Why iOS Multitasking Isn't Killing Your Battery

We’ve explained before that task killers rarely improve performance on Android phones, and the same is equally true of iOS devices. Blogger and education consultant Fraser Speirs offers a well-explained summary of why shrinking the number of apps on your multitasking bar won’t help extend iPhone battery life: because it’s a list of apps you’ve run recently, not apps that are running right now.

Speirs offers a detailed explanation that’s worth reading, but the gist is this: the apps you see in the iOS taskbar when you double-tap the home key represent recently used apps, not actively running apps. Unless the app falls into one of a small number of categories where background activity is required (playing music or checking your location, for instance), it will usually stop running in the background altogether within five seconds. Apple itself notes that this means battery life isn’t impacted much, but it’s good to have the detailed explanation if a friend tries to convince you otherwise.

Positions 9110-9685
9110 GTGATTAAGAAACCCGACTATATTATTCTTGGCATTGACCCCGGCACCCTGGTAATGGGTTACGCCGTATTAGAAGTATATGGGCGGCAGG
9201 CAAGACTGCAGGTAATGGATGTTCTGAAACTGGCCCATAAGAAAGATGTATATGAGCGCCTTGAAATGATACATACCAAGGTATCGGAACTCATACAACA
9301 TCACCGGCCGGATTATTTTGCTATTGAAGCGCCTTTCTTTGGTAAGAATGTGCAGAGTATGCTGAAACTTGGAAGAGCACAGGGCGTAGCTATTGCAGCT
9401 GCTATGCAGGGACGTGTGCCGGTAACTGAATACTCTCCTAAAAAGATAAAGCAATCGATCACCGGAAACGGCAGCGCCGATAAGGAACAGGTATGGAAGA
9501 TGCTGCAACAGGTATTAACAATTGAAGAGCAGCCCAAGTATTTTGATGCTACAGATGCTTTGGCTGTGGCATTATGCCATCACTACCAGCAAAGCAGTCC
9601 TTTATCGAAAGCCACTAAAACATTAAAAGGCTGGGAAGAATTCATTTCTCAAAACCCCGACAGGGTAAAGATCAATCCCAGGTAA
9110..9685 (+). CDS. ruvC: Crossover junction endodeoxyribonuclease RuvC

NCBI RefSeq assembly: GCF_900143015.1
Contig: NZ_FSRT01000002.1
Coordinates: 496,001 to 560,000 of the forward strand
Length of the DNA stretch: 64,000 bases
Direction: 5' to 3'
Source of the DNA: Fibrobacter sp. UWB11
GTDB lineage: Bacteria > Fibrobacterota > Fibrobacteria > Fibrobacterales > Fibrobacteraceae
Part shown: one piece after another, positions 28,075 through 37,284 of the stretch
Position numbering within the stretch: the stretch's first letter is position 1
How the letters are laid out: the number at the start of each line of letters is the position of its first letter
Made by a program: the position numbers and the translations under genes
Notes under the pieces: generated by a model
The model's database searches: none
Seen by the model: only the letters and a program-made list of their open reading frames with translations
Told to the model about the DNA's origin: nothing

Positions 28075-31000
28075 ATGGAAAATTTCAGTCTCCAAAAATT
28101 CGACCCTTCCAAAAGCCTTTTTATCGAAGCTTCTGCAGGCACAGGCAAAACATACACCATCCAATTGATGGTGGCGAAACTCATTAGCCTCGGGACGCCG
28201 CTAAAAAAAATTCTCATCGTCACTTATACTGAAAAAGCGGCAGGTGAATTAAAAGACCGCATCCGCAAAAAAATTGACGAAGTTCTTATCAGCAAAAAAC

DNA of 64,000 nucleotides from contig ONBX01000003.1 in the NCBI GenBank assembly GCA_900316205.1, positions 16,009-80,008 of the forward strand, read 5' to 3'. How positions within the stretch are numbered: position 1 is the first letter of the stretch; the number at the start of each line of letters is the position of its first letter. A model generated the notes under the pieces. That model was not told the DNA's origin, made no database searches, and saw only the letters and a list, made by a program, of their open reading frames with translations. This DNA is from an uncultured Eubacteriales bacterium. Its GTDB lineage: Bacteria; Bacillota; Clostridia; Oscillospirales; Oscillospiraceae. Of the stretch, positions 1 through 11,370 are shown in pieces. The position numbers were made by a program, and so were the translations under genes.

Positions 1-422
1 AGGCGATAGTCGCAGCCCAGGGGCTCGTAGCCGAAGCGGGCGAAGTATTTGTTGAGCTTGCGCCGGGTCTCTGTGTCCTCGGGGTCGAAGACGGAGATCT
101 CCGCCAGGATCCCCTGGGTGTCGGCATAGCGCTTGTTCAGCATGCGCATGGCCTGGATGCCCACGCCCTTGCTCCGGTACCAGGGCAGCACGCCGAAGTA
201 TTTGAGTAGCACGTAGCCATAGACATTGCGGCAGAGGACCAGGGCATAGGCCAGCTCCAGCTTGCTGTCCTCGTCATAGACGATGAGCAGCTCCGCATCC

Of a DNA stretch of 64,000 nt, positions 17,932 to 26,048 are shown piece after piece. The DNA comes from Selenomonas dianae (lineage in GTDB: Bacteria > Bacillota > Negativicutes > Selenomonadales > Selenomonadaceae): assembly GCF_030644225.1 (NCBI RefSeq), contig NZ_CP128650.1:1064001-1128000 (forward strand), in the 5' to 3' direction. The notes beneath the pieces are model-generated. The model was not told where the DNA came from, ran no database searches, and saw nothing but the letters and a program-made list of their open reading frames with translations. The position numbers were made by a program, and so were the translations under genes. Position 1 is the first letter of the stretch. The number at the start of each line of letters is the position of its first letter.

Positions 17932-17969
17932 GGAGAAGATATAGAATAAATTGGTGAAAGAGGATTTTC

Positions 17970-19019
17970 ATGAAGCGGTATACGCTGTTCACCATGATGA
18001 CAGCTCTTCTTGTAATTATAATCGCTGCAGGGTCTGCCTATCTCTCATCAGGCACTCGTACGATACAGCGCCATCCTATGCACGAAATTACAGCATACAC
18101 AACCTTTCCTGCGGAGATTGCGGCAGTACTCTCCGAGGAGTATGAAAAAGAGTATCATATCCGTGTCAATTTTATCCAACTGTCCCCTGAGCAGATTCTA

Misconceptions about iOS multitasking